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Managing the global company

Author: Evans, Paul A. L. INSEAD Area: Organisational Behaviour In: Financial Times handbook of management - Crainer, Stuart - 1995 - Book Language: EnglishDescription: p. 920-929.Type of document: INSEAD ChapterNote: Please ask the Library for this chapter.Abstract: The process of internationalisation has accelerated throughout the twentieth century, in the mid 1990s, it has reached breakneck speed/The process of internationalization has accelerated throughout the 20th century, now in the mid 1990s it has reached breakneck speed. European firms in Britain, Holland and Germany, such as Unilever and Philips, were the first multinational coporations, investing capital outside their limited home markets late last century. Most US firms focused on the immense national market with limited export operations until the opportunity to transfer their expertise pulled them abroad in the 1960s. Japanese firms became multinational in this sense of direct foreign investment only in the 1980s. Internationalization has accelerated during the last thirty years with increasing free trade; the decline of national barriers (symbolised by the 1992 European open market and NAFTA); the emergence of newly industrialized countries bringing new market opportunities and competition; and the liberalization of regulated sectors. During the last ten years, the talk has increasingly been globalization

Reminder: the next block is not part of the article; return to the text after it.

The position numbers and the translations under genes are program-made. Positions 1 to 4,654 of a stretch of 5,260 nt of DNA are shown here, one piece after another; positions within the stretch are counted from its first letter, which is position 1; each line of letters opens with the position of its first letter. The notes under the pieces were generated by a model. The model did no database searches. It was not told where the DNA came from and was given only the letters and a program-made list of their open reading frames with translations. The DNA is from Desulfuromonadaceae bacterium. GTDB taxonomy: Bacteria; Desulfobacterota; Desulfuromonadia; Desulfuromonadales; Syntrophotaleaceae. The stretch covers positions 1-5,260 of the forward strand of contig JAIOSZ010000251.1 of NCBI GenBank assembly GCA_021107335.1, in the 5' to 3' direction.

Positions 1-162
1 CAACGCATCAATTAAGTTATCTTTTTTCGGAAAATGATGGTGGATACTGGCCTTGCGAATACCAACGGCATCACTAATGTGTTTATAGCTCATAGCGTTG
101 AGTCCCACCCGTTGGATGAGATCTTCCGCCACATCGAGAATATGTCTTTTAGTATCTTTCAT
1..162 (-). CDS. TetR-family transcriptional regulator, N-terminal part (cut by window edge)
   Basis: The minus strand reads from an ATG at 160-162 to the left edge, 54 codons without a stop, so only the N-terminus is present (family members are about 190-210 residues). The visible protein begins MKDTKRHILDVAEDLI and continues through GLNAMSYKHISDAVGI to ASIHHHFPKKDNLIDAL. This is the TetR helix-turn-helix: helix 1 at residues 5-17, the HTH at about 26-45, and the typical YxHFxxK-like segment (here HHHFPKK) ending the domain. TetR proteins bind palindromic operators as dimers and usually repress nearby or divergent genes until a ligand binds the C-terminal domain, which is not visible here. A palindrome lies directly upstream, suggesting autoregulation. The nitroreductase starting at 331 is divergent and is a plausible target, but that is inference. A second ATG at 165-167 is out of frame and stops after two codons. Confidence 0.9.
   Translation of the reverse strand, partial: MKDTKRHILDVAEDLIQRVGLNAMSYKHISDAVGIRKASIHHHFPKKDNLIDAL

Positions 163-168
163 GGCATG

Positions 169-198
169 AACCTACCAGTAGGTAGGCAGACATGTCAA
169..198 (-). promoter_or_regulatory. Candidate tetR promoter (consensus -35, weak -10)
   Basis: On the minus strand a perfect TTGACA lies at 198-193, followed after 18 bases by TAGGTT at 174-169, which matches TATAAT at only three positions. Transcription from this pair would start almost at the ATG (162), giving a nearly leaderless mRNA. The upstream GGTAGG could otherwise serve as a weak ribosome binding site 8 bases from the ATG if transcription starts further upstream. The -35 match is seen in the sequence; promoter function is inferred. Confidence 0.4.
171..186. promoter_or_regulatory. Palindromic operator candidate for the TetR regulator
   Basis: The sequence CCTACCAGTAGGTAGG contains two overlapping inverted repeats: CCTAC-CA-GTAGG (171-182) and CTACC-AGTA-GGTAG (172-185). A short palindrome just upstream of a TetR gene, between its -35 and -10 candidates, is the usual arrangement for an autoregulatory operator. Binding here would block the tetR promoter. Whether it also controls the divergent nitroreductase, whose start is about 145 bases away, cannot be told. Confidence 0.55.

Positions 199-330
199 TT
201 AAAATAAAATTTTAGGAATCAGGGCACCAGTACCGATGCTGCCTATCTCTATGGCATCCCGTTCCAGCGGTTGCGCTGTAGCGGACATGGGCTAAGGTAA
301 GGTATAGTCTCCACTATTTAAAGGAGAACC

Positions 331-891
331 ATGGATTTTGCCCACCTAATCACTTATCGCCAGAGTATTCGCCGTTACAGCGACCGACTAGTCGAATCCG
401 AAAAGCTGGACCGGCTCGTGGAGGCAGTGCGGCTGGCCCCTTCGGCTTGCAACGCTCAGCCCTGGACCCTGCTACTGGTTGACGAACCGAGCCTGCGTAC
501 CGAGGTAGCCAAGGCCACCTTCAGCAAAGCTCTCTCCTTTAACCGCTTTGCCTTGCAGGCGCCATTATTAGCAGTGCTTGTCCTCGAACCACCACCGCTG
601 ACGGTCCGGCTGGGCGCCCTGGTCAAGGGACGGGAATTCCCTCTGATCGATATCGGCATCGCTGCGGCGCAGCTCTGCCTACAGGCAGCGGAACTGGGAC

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The process of internationalisation has accelerated throughout the twentieth century, in the mid 1990s, it has reached breakneck speed/The process of internationalization has accelerated throughout the 20th century, now in the mid 1990s it has reached breakneck speed. European firms in Britain, Holland and Germany, such as Unilever and Philips, were the first multinational coporations, investing capital outside their limited home markets late last century. Most US firms focused on the immense national market with limited export operations until the opportunity to transfer their expertise pulled them abroad in the 1960s. Japanese firms became multinational in this sense of direct foreign investment only in the 1980s. Internationalization has accelerated during the last thirty years with increasing free trade; the decline of national barriers (symbolised by the 1992 European open market and NAFTA); the emergence of newly industrialized countries bringing new market opportunities and competition; and the liberalization of regulated sectors. During the last ten years, the talk has increasingly been globalization

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